• enlists all phone-book entries in a remote access phone book, and for every entry it retrieves the connection information saved by the last successful call (used by dial-up modems)

  • enlists all objects that appear in the network neighborhood (e.g. My Network Places virtual folder)

  • enumerates available printers, print servers, domains, or print providers

  • retrieves SMTP/POP3 server information and also account information/credentials for all Microsoft Outlook profiles

  • retrieves the list of visited URLs from the Internet cache

  • reads DNS cache table, presumably to access the list of the visited (and DNS-resolved) web sites

  • retrieves the interface–to–IPv4 address mapping table, MIB-II interface table, adapter information for the local computer

  • retrieves network characteristics for the network adaptors installed in the system: IP addresses, subnets, default gateways, DHCP settings, binding order, description

  • retrieves both active and persistent routes stored in the IPv4 routing table

  • collects information about shared resources, including name of the resource, type and permissions, number of connections, and other pertinent information

  • reads the contents of the HOSTS file to see if there are any redirects stored in it

  • collects Wireless network information, such as WiFi network name, type of encryption used, authentication method/protocol

  • enumerates user accounts and groups, then enlists users that belong to the 'Administrators' group

  • checks if remote desktop connections are enabled, then queries remote desktop information, such as port numbers, firewall status, the list of the globally open ports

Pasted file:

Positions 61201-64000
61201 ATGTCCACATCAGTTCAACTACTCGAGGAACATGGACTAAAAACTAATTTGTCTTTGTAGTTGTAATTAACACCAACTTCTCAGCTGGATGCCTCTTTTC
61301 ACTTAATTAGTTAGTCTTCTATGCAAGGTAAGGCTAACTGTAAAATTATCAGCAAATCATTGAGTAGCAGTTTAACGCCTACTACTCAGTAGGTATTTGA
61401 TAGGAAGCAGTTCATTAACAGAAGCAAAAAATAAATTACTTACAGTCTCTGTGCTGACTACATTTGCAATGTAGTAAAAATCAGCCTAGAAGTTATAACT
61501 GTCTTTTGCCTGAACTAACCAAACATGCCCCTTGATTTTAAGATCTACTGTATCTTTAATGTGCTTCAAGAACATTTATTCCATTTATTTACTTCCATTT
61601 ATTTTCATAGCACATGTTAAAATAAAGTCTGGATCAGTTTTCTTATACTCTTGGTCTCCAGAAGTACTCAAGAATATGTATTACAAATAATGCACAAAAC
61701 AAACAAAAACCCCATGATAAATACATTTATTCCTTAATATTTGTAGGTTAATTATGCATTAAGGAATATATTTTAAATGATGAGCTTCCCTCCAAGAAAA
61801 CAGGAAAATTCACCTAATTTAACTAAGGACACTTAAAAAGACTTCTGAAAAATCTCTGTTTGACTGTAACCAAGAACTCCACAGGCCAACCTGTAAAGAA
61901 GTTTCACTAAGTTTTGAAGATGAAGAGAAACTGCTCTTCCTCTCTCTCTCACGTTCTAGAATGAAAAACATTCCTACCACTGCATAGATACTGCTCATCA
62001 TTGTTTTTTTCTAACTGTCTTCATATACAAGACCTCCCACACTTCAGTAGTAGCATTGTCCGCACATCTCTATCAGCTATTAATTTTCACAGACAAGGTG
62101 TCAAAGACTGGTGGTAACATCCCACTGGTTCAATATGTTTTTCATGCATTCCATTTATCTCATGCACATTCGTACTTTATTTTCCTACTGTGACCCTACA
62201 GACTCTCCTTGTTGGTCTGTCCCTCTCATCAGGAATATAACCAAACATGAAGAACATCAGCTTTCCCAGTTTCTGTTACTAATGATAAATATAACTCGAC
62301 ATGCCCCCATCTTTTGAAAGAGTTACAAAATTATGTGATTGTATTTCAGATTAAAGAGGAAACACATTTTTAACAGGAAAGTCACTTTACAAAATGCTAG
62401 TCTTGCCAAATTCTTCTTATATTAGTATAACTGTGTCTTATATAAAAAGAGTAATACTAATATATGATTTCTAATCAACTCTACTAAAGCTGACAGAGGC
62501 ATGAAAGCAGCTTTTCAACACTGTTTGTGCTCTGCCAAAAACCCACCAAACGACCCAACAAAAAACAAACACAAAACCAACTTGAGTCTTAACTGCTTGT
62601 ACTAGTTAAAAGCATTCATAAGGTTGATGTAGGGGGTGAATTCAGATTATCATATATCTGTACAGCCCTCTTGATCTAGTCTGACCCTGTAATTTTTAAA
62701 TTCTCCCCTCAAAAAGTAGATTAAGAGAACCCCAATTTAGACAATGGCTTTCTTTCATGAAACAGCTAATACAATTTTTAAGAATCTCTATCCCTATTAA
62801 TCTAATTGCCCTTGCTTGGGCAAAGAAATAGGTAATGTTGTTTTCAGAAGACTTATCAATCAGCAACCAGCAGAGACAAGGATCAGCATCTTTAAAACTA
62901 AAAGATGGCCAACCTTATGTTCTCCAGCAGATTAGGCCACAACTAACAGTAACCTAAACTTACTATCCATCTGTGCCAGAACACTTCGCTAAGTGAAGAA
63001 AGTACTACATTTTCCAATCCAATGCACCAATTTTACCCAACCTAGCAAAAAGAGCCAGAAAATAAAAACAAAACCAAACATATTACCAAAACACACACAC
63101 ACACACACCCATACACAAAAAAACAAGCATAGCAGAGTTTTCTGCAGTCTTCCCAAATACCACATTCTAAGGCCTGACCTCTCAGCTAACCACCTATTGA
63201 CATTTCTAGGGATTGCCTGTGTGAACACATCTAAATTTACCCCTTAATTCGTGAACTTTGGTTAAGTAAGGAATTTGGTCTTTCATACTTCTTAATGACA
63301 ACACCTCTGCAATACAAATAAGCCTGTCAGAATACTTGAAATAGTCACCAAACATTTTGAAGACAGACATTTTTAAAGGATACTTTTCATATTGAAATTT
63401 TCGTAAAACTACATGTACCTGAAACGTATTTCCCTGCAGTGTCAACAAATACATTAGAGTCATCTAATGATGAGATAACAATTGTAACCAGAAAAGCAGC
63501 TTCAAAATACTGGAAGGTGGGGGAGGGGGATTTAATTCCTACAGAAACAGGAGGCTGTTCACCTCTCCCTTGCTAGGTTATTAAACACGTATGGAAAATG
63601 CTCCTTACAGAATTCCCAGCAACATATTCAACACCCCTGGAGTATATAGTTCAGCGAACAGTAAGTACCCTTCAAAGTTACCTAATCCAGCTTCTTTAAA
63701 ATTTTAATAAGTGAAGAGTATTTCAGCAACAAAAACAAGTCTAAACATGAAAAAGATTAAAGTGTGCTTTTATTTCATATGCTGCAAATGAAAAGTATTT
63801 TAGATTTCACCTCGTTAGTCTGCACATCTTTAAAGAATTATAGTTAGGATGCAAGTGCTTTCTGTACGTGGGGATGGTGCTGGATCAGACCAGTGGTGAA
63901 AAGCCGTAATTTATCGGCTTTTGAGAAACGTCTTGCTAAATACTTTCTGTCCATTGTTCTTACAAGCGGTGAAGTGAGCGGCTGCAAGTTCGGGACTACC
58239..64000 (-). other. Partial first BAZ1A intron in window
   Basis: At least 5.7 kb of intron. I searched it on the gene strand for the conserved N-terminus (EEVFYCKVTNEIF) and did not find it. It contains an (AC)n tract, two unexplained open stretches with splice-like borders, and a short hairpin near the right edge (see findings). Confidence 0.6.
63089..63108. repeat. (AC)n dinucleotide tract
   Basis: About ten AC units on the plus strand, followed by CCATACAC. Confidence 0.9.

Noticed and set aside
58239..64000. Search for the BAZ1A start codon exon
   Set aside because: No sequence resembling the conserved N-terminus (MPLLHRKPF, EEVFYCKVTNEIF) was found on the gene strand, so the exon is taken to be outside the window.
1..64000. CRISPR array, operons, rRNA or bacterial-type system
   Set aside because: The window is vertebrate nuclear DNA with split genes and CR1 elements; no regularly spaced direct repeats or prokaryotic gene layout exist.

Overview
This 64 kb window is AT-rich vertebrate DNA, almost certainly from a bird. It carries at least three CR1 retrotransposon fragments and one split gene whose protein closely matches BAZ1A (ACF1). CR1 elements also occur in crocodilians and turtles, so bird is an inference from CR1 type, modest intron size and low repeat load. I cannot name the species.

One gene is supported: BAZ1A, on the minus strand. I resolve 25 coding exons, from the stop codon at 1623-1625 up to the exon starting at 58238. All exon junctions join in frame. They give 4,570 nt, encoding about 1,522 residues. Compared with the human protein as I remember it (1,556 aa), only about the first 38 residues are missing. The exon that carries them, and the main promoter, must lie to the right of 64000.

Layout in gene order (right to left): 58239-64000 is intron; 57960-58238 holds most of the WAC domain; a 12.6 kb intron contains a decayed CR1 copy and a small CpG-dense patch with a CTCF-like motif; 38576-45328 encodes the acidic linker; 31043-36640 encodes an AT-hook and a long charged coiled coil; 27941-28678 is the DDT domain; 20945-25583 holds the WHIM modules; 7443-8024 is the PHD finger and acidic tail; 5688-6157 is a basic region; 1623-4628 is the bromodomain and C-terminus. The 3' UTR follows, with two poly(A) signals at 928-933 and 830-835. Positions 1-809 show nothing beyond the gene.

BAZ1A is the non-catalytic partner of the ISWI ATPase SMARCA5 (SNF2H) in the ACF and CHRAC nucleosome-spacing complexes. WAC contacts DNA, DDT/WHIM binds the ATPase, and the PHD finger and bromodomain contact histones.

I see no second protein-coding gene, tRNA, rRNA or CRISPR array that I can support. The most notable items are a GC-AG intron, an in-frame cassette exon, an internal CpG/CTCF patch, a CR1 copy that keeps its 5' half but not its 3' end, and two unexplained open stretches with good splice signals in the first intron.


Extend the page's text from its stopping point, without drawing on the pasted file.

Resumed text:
The soapr32.ocx DLL can also establish a remote connection to HKEY_PERFORMANCE_DATA (performance counters) registry key on other computers in the network. Performance counters represent a dynamically generated snapshot of the remote system's current state. By querying the contents of the registry key 'Counter 009', the malware can retrieve the 'title database', and then, subsequently, the 'Process' object information to read statistics about each process running on a remote system (using the same principle as PsList, a Microsoft utility written by Mark Russinovich).

The process names it is interested in are related to the following software:
  • Symantec Event Manager Service

  • ZoneAlarm Personal FireWall

  • ZoneLabs Firewall Client

  • Outpost Personal Firewall

  • McAfee On-Access Antivirus Scanner

  • McAfee Personal Firewall

  • Kaspersky AntiVirus

By detecting any of the processes that are associated with the aforementioned software, it will know if other computers in the network are using firewalls/antivirus software solutions. Please note that this function will fail if the remote computers are not running Remote Registry service (by default, this service is configured to be started manually).


Blogger Unknown said...

You keep saying this is a "malicious DLL", but the functionality described is not malicious - this actually sounds like quite a useful system audit tool. It doesn't seem to exploit or change anything, nor does it transmit the collected data?

Even if Flame as a whole is malicious, this OCX in isolation is not (unless there are other activities not described here).

30 May 2012 at 17:50  
Blogger Nick Kusters said...

Re: Peter bance,

While I agree with you, it might be usefull for people to know that such an audit library is present on your system (from an AV and User standpoint).